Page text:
A three-day conference on the Charter 77 protest movement has just begun in Prague. Entitled "Charter 77 - From Human Rights Advocacy to Democratic Revolution 1977 - 1989", the conference is being attended by a number of former dissidents. They include former Czech president Vaclav Havel and current European Affairs minister Alexandr Vondra, as well as the Polish journalist Adam Michnik.
The Czech president, Vaclav Klaus, sent a letter containing his views on climate change to the US House of Representatives, ahead of a committee level debate on the issue. In a reply to questions put to him by members of the House, Mr Klaus said "ambitious environmentalism" has replaced communism as the biggest threat to freedom, democracy, the market economy and prosperity.
Former chairman Milos Zeman has announced he is quitting the Social
Democratic Party. The Czech Press Agency reported that Mr Zeman made the
decision after learning that current leader Jiri Paroubek had initiated
criminal proceedings against him over a case in which a lawyer is suing
the party over unpaid fees. For his part, Mr Paroubek said Mr Zeman's
resignation was a desperate attempt to influence a party conference next
Mr Zeman lead the Social Democrats for eight years and helped make the party one of the strongest forces in Czech politics. He was prime minister from 1998 to 2002.
The main party in the governing coalition the Civic Democrats would come first in fresh elections with almost 35 percent, suggests a poll conducted in the middle of this month by the CVVM agency. The opposition Social Democrats would come second with 29 percent of votes, followed by another opposition party the Communists on 15 percent, the poll indicates.
The Chamber of Deputies has approved the dissolution of the Ministry of Information Technology. Its tasks will be taken over by the Interior, Industry and Regional Development Ministries, if the move is approved by the Senate and the president. Interior Minister Ivan Langer said the Information Technology Ministry should cease to exist in the middle of this year. It was created by the last government in 2003.
The town of Pardubice in east Bohemia is the best place to live in the Czech Republic, according to an extensive survey carried out by the daily Mlada fronta Dnes. It used 50 indicators - including unemployment rates, property prices and air pollution - to gauge the quality of life throughout the country. Prague came third overall, though it was first when purely economic factors were considered.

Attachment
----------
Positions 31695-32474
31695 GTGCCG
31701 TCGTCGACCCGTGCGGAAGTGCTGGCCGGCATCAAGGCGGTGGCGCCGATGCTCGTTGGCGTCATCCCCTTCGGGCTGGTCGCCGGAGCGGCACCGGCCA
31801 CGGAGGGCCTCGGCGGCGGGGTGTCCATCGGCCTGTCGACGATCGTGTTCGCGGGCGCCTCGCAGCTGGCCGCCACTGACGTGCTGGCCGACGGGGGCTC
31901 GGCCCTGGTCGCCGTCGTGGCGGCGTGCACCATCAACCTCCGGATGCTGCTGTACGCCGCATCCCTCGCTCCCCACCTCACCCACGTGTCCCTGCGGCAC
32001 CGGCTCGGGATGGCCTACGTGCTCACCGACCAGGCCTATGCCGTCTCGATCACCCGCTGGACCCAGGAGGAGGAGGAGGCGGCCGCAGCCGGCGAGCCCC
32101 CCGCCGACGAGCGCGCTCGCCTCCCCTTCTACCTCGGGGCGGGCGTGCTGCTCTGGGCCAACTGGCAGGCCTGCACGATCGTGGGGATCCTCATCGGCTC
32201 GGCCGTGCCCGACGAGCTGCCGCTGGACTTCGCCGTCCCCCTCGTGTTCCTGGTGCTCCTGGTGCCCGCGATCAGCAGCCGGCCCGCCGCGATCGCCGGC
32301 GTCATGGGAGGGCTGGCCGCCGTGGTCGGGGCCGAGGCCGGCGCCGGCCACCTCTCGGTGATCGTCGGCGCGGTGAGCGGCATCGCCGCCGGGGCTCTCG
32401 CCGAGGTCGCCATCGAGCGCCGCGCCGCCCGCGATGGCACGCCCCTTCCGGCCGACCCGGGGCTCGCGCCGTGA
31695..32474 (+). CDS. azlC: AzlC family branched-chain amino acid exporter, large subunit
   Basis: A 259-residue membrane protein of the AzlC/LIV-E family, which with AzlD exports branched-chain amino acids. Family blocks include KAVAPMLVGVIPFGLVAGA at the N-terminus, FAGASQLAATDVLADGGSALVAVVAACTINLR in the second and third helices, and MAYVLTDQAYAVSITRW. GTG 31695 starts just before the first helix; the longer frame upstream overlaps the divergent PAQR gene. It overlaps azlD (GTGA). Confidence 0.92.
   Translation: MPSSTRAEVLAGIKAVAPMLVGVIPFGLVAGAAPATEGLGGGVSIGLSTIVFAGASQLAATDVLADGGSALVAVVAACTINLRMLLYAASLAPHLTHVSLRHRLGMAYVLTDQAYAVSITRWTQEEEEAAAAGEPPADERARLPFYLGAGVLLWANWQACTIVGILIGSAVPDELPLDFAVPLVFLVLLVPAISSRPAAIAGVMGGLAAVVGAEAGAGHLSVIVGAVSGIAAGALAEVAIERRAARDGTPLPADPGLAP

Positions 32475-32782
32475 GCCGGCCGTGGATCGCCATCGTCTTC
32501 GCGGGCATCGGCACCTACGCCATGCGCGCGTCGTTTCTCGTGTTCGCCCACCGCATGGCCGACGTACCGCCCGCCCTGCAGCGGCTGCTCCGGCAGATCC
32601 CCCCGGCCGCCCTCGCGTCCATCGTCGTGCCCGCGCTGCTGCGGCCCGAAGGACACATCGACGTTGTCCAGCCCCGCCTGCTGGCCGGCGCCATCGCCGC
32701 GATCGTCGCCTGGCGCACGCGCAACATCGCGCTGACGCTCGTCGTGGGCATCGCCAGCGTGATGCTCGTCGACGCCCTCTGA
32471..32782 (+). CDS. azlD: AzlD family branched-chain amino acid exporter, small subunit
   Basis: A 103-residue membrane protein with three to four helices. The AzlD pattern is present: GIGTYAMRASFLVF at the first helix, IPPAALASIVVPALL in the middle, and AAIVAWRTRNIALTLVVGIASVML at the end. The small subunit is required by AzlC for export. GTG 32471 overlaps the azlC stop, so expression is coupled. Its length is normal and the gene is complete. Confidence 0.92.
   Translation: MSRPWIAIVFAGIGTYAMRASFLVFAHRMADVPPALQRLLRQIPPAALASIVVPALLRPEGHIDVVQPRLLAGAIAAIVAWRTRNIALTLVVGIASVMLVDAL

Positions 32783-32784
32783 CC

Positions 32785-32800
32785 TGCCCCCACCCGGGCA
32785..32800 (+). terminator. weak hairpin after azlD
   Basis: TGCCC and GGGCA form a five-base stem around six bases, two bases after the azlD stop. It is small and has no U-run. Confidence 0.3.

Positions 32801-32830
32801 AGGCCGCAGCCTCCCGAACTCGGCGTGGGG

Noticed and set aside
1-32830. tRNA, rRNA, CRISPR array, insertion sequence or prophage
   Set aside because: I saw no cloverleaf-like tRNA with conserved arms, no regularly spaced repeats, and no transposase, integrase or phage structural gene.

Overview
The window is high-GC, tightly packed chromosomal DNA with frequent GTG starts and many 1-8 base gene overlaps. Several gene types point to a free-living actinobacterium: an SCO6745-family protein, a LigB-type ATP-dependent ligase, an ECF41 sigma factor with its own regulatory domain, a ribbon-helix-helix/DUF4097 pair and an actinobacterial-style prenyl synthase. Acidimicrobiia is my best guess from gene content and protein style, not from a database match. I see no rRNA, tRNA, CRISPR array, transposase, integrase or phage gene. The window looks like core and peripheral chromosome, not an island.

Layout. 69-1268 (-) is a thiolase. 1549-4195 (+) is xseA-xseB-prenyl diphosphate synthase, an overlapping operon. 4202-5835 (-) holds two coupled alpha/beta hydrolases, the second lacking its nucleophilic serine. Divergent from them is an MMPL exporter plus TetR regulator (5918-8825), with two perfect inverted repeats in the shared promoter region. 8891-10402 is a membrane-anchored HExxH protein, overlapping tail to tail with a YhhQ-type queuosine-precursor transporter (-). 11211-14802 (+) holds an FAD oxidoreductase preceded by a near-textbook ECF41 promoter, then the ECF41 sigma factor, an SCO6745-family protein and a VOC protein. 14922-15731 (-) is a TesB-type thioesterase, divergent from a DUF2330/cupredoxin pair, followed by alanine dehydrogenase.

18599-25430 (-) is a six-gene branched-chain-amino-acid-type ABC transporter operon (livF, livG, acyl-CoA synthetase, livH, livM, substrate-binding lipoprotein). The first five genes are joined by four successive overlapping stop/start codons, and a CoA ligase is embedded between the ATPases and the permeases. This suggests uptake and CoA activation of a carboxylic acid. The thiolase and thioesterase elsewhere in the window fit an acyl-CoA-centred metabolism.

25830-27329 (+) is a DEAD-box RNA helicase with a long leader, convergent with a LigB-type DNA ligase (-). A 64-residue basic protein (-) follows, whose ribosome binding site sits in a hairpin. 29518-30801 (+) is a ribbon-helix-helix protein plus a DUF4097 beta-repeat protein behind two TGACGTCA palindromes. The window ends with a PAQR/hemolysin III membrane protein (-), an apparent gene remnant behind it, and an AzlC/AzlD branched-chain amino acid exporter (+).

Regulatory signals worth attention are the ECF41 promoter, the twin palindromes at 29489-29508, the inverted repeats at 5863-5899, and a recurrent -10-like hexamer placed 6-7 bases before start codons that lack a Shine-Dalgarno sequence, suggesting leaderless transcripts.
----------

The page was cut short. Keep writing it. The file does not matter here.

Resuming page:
The minister of the interior, Ivan Langer, says problems surrounding the head of the Czech police, Vladislav Husak, could reflect badly on the force. Mr Langer said he would talk to the police chief this week, but did not reply when asked if he was planning to dismiss him. Mr Husak has been accused of leaking sensitive police information.
Environment Minister Martin Bursik says he will demand the resignation of Jiri Cunek if he does not answer corruption charges by Friday. Mr Bursik said an investigation into alleged bribe-taking by the deputy prime minister and minister for regional development was having a negative impact on the government. But Minister Bursik said the two posts should remain open and be returned to Mr Cunek if he clears his name.
Eleven patients died in a hospital in the east Bohemian town of Havlickuv Brod due to incorrect medical treatment, an expert commission has concluded. The commission had been set up after it emerged that police had charged a former male nurse at the hospital Petr Zelenka last December with the murder of eight patients. Zelenka was charged with deliberately administering lethal doses of the blood-thinning drug Heparin. He has since admitted the charges and now faces life imprisonment, although his defence lawyers claim he is mentally ill. Altogether, the commission investigated more than 20 suspicious deaths. Of the 11 who died due to incorrect treatment, 10 were given excessive doses of Heparin while 1 is thought to have been given a lethal dose of insulin.
Prague city mayor Pavel Bém has been given permission to take a long leave of absence in order to climb Mt. Everest. On Tuesday, Prague city council approved an agreement which allows the mayor, who is a keen mountaineer, to take two months unpaid in order to fulfil his dream of climbing the world's highest mountain. Mr Bem is to depart with a team of Czech and Slovak climbers for the Himalayas next week. He had been heavily criticised for taking so much time off from his duties as Prague mayor.
Czech President Zeman addresses Council of Europe
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